A FALMOUTH man carried a knuckle duster and a lock knife because he feared for his own safety, a Truro Crown Court sentencing heard today.

Andrew James Opie, aged 29, of Laburnum Close, carried the offensive weapon in self-defence, having been targeted as a result of rumours of his contact with young people.

Prosecuting, John-Paul Fitzgibbon said that Opie and two other men had been approached by police on March 21 at around 8.30am, between Acacia Road and Oakfield Terrace.

Opie produced the knuckle duster from his right sock and gave it to the officers, before a search discovered the lock knife in his trouser pocket.

He later told officers in police interview that he had been using the knife for cutting carpet at a friend's house.

Mr Fitzgibbon added that Opie had the knuckle duster to defend himself because he was "fed up with being attacked by people", but that he would only have used it in self-defence.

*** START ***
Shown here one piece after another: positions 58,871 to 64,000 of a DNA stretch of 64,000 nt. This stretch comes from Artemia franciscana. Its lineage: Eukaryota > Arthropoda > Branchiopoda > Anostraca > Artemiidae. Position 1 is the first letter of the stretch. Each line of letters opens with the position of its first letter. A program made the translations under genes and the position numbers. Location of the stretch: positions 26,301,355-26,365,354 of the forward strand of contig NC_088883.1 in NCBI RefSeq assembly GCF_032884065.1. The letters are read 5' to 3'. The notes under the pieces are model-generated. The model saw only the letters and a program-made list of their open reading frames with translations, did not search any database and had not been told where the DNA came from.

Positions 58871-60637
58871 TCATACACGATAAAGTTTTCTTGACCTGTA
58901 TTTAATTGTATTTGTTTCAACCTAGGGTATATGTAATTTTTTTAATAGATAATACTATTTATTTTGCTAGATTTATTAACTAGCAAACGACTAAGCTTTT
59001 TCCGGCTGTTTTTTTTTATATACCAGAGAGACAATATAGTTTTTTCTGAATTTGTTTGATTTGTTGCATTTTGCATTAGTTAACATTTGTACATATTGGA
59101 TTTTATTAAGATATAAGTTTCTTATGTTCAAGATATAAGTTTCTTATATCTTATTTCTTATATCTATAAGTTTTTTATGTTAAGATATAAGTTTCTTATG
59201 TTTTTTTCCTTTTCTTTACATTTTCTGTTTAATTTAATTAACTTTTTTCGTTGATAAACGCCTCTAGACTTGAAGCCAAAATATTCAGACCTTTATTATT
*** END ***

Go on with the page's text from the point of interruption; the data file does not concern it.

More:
The possession of the knife was "purely a mistake".

Piers Nosworthy, defending, said that rumours of his contact with young people had resulted in threats of violence, which included trying to get him in the boot of a car and driving at the defendant to try and hit him.

Opie was more recently attacked by someone with a knife on May 5, which emphasised the "real risk" he was under at the time of the offence.

A mental health report prepared on March 22 showed that Opie suffers from emotionally unstable personality disorder and he was described as a "vulnerable character" by Mr Nosworthy.

Mags Hopwood, of the Probation Service, said Opie suffers from anxiety and depression and that had been exacerbated by the the rumours on social media, to such an extent that he had felt "distraught and suicidal". 

She added that he never had any intention of using the knuckle duster as a weapon, just as a deterrent.

Opie's offence breached a suspended sentence for a dangerous dogs offence less than two years ago.

In delivering his sentence, Judge Simon Carr said Opie had "taken a deliberate decision" to carry a knuckle duster with him on the street.

He added that carrying an offensive weapon in public and breaching a suspended sentence meant that "nothing but custody" would be appropriate.

He jailed Opie for six months.